It is agreed by most of the advocates of this new system, that the government which is proper for the United States should be a confederated one; that the respective states ought to retain a portion of their sovereignty, and that they should preserve not only the forms of their legislatures, but also the power to conduct certain internal concerns. How far the powers to be retained by the states, [shall] extend, is the question; we need not spend much time on this subject, as it respects this constitution, for a government without the power to raise money is one only in name. It is clear that the legislatures of the respective states must be altogether dependent on the will of the general legislature, for the means of supporting their government. The legislature of the United States will have a right to exhaust every source of revenue in every state, and to annul all laws of the states which may stand in the way of effecting it; unless therefore we can suppose the state governments can exist without money to support the officers who execute them, we must conclude they will exist no longer than the general legislatures choose they should. Indeed the idea of any government existing, in any respect, as an independent one, without any means of support in their own hands, is an absurdity. If therefore, this constitution has in view, what many of its framers and advocates say it has, to secure and guarantee to the separate states the exercise of certain powers of government it certainly ought to have left in their hands some sources of revenue. It should have marked the line in which the general government should have raised money, and set bounds over which they should not pass, leaving to the separate states other means to raise supplies for the support of their governments, and to discharge their respective debts. To this it is objected, that the general government ought to have power competent to the purposes of the union; they are to provide for the common defence, to pay the debts of the United States, support foreign ministers, and the civil establishment of the union, and to do these they ought to have authority to raise money adequate to the purpose. On this I observe, that the state governments have also contracted debts, they require money to support their civil officers, and how this is to be done, if they give to the general government a power to raise money in every way in which it can possibly be raised, with such a controul over the state legislatures as to prohibit them, whenever the general legislature may think proper, from raising any money. It is again objected that it is very difficult, if not impossible, to draw the line of distinction between the powers of the general and state governments on this subject. The first, it is said, must have the power of raising the money necessary for the purposes of the union, if they are limited to certain objects the revenue may fall short of a sufficiency for the public exigencies, they must therefore have discretionary power. The line may be easily and accurately drawn between the powers of the two governments on this head. The distinction between external and internal taxes, is not a novel one in this country, it is a plain one, and easily understood. The first includes impost duties on all imported goods; this species of taxes it is proper should be laid by the general government; many reasons might be urged to shew that no danger is to be apprehended from their exercise of it. They may be collected in few places, and from few hands with certainty and expedition. But few officers are necessary to be imployed in collecting them, and there is no danger of oppression in laying them, because, if they are laid higher than trade will bear, the merchants will cease importing, or smuggle their goods. We have therefore sufficient security, arising from the nature of the thing, against burdonsome, and intolerable impositions from this kind of tax. But the case is far otherwise with regard to direct taxes; these include poll taxes, land taxes, excises, duties on written instruments, on every thing we eat, drink, or wear; they take hold of every species of property, and come home to every man’s house and packet. These are often so oppressive, as to grind the face of the poor, and render the lives of the common people a burden to them. The great and only security the people can have against oppression from this kind of taxes, must rest in their representatives. If they are sufficiently numerous to be well informed of the circumstances, and ability of those who send them, and have a proper regard for the people, they will be secure. The general legislature, as I have shewn in a former paper, will not be thus qualified, and therefore, on this account, ought not to exercise the power of direct taxation. If the power of laying imposts will not be sufficient, some other specific mode of raising a revenue should have been assigned the general government; many may be suggested in which their power may be accurately defined and limited, and it would be much better to give them authority to lay and collect a duty on exports, not to exceed a certain rate per cent, than to have surrendered every kind of resource that the country has, to the complete abolition of the state governments, and which will introduce such an infinite number of laws and ordinances, fines and penalties, courts, and judges, collectors, and excisemen, that when a man can number them, he may enumerate the stars of Heaven.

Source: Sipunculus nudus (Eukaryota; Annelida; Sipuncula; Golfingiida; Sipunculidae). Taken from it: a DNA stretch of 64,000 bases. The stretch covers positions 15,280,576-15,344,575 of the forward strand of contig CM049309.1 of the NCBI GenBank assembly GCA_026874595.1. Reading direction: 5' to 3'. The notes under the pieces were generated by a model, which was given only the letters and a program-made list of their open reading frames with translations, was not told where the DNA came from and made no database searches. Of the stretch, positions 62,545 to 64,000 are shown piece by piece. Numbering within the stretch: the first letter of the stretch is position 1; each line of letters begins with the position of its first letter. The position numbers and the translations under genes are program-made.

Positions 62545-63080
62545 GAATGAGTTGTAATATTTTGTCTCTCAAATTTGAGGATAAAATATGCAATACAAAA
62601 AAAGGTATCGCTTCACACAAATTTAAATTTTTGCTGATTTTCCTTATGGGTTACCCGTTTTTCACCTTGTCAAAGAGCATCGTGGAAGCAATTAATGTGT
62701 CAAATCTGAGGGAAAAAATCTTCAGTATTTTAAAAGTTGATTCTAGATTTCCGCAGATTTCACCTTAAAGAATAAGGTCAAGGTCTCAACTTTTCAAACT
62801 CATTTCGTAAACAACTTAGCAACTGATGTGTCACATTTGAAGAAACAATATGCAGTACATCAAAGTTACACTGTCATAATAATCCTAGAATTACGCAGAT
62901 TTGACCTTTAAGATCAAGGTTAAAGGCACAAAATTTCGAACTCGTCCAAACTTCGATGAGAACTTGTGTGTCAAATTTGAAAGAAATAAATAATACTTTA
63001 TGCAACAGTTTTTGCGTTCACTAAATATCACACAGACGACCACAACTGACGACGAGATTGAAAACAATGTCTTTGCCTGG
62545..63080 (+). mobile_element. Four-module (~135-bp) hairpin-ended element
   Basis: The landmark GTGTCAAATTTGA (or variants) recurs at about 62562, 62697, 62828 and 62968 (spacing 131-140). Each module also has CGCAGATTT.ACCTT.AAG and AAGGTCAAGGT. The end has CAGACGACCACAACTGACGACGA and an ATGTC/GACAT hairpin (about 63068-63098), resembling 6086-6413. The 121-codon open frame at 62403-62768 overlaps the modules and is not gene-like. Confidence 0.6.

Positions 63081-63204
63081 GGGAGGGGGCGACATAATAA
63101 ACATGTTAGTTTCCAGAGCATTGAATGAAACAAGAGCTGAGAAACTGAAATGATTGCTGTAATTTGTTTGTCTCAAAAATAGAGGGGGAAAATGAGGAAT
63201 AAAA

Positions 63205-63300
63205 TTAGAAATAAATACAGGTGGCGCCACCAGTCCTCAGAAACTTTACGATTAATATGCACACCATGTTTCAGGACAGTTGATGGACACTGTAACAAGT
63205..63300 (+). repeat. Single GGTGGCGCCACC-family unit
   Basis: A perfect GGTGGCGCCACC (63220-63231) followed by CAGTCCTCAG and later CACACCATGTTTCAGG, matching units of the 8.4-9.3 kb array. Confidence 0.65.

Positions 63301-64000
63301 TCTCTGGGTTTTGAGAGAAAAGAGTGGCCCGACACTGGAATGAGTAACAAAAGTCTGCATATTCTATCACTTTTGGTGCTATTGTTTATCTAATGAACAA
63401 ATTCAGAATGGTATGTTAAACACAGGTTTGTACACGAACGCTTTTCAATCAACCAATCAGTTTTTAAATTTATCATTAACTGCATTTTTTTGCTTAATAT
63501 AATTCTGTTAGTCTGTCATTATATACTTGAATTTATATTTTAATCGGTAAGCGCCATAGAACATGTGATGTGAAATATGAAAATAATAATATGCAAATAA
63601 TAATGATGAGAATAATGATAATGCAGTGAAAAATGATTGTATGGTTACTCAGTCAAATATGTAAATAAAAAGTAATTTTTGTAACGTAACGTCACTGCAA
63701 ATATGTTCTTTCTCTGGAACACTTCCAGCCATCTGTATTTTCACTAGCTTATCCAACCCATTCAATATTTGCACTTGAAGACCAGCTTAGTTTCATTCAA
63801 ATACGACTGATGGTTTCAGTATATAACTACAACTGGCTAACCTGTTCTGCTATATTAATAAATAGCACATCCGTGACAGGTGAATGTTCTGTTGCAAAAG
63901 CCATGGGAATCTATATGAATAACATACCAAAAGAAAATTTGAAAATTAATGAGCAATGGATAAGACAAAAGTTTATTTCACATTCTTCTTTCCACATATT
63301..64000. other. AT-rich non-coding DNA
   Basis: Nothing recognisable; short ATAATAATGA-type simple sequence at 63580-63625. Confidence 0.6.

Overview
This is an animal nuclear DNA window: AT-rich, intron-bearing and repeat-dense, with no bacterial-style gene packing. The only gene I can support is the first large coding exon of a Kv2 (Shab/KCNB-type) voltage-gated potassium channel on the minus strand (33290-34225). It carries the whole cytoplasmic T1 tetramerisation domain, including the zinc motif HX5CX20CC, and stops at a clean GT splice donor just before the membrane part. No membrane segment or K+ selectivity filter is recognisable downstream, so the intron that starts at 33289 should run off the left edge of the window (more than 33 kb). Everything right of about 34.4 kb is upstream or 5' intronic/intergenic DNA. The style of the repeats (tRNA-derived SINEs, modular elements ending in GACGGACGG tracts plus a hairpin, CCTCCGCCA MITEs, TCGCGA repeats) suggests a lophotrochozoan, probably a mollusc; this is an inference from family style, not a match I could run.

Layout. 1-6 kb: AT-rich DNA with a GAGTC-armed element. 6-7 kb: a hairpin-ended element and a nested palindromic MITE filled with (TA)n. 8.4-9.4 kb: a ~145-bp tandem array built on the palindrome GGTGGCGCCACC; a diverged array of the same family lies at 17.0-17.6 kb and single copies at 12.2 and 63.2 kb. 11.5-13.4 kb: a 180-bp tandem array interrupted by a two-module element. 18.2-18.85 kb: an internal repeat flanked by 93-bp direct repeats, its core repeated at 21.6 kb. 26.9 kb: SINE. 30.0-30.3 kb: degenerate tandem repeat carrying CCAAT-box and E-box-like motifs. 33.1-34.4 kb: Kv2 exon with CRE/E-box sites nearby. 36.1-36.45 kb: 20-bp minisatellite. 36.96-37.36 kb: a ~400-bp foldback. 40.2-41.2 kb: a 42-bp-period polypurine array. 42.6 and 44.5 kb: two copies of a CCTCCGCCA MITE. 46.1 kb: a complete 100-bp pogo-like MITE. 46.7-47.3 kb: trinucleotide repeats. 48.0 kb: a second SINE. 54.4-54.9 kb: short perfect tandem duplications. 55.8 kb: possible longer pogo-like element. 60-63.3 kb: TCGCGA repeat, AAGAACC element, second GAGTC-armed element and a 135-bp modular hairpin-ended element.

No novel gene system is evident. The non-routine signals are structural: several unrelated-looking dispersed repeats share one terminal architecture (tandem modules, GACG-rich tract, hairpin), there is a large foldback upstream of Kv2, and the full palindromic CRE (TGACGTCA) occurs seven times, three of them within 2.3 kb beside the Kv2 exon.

I shall resume this subject in my next, and by an induction of particulars shew, that this power, in its exercise, will subvert all state authority, and will work to the oppression of the people, and that there are no restrictions in the constitution that will soften its rigour, but rather the contrary.